News and notes from Reston (tm).

Friday, November 17, 2023

Fall in Full Bloom on Reston's Lakes

 Some troubling news this morning from our BFFs at the Reston Royal Navy RA:

That's right... the green ooze is spreading from whence it started in South Reston. It's only a matter of time before Lake Newport is also covered with green, possibly glowing and sentient, goo.

Now of course, the RA and the lamestream media would like you to believe these "algae blooms," like "swamp gas," are a naturally occuring phenomena, exacerbated by the unseasonably warm weather. That they will "run their course," and alls we need to do is keep ourselves and our pets out of the water. But we've seen what could happen!

Don't say we didn't warn you, the end.

Tuesday, September 26, 2023

All Bets Are Off: Farfetched Reston Casino Proposal Rears Its Ugly Head Once More, With Rumors Of Well-Heeled Support (Updated)

We're getting deja vu from another trivial land use case involving Reston, some supposedly underutilized property ripe for redevelopment, and throwing money into a pile and setting it on fire: When the idea of building a fun 97-story floating casino in our plastic fantastic planned community was first floated late in the General Assembly session earlier this year only to be unceremoniously killed, we rolled our eyes, hit "post," and went back to not "web logging" for, you know, six months or so. But, like that other bad idea that simply will not die, the casino is back, baby!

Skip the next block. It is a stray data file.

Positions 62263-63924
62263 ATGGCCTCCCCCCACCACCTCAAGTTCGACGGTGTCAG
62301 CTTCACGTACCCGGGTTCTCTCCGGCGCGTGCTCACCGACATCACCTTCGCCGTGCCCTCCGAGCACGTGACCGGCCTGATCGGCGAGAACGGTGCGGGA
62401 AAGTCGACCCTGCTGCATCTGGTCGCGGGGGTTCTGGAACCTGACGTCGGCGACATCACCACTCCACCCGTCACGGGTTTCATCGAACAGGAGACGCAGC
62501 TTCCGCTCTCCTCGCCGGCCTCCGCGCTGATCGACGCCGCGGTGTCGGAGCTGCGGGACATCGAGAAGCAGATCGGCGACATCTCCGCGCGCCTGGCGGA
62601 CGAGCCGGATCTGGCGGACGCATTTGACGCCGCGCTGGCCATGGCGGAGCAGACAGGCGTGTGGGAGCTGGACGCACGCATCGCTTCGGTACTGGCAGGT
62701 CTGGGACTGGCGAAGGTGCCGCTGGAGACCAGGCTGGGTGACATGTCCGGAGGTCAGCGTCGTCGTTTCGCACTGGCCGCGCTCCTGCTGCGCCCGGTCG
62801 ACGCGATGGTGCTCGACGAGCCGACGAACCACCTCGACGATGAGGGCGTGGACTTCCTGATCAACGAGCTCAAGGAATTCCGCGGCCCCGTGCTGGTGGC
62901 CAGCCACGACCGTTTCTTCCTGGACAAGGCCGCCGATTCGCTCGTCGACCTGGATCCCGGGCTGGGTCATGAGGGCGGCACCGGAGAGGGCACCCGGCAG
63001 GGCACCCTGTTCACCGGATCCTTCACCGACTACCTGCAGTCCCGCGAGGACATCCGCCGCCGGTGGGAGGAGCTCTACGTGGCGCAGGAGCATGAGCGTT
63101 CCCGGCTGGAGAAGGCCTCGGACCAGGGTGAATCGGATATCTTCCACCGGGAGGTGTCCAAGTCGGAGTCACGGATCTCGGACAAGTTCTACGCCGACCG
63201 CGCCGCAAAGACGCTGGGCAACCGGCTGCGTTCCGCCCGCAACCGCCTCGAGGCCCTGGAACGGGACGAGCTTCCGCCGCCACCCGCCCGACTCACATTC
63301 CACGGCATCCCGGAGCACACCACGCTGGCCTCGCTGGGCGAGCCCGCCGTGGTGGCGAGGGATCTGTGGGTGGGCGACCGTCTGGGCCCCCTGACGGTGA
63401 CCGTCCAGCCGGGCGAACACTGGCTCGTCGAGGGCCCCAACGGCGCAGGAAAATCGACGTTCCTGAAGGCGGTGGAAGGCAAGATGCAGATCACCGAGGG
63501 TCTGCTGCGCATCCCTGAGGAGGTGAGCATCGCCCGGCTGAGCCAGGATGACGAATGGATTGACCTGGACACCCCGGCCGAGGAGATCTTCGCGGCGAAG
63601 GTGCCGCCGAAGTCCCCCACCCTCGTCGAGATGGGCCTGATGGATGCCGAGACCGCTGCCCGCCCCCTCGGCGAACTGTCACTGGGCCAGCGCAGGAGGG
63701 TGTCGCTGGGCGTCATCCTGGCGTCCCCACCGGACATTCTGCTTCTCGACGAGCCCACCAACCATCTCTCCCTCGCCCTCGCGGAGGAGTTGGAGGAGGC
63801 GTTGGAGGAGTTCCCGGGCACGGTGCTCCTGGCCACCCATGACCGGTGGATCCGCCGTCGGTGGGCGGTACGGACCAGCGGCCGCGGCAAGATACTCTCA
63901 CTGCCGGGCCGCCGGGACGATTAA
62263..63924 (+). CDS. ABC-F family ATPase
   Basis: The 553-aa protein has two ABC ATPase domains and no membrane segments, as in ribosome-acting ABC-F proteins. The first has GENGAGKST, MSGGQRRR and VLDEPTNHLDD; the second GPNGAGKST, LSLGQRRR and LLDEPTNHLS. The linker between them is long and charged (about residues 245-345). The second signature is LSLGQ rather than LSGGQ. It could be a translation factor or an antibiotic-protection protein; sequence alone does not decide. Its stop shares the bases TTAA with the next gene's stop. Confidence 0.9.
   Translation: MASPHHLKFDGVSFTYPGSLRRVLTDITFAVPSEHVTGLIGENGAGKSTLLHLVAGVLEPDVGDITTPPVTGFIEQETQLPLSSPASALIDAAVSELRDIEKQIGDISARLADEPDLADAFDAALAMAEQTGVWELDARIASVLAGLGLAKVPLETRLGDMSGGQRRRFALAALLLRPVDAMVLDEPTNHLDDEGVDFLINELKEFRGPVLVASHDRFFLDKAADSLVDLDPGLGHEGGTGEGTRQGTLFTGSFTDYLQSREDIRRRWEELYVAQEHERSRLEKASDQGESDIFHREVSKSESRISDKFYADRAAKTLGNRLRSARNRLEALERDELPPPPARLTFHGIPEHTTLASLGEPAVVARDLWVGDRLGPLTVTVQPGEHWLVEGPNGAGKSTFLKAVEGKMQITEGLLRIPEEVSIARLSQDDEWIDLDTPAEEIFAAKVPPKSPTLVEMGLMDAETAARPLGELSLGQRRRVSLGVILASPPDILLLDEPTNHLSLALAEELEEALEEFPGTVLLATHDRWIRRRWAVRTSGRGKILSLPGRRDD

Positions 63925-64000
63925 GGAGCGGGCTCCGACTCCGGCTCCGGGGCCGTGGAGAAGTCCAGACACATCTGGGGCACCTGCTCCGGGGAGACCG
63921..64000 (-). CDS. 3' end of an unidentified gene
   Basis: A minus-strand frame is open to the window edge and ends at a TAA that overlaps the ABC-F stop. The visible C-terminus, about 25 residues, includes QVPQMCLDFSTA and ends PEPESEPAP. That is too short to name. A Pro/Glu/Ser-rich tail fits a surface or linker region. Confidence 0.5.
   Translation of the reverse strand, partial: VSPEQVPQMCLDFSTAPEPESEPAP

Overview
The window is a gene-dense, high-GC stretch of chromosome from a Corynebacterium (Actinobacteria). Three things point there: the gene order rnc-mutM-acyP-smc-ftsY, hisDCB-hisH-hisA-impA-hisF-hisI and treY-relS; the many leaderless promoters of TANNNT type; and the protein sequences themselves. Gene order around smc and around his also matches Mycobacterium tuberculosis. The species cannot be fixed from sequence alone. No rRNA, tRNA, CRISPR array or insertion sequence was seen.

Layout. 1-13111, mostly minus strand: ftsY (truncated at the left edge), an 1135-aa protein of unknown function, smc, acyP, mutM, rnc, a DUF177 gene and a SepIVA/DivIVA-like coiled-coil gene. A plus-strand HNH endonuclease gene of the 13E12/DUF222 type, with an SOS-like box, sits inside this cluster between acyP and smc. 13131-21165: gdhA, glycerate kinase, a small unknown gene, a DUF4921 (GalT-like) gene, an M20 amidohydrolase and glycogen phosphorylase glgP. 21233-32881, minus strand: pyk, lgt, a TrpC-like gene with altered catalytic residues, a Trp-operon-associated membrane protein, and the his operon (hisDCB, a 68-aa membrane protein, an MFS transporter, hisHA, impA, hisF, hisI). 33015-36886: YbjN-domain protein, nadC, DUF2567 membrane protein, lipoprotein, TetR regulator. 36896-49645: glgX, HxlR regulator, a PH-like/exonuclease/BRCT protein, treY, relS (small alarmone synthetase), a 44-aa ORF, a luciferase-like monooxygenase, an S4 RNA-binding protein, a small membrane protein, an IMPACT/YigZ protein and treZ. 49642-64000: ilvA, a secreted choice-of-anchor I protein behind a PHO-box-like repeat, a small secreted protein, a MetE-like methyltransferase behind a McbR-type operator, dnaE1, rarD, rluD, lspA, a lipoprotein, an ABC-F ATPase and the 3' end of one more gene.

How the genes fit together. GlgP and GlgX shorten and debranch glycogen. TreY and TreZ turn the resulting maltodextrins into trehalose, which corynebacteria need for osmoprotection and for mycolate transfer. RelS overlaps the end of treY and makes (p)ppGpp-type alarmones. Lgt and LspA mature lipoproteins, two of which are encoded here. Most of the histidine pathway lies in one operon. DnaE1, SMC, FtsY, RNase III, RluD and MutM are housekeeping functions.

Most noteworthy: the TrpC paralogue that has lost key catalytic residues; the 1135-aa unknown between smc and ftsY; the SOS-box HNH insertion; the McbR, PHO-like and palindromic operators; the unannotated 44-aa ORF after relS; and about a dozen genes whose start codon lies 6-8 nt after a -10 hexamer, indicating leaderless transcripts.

Ante up with some sweeet blockquote, BFFs at Patch:

Comstock Companies wants to build a casino at or near the Wiehle-Reston East Metro Station, several local officials told Patch.

The possibility of a casino being built along Metro's Silver Line in Fairfax County first came to light during the final days before the end of the first half of the 2023 Virginia General Assembly session, when similar bills were introduced by Sen. David Marsden (D-Burke) and Del. Wren Williams (R-Stuart).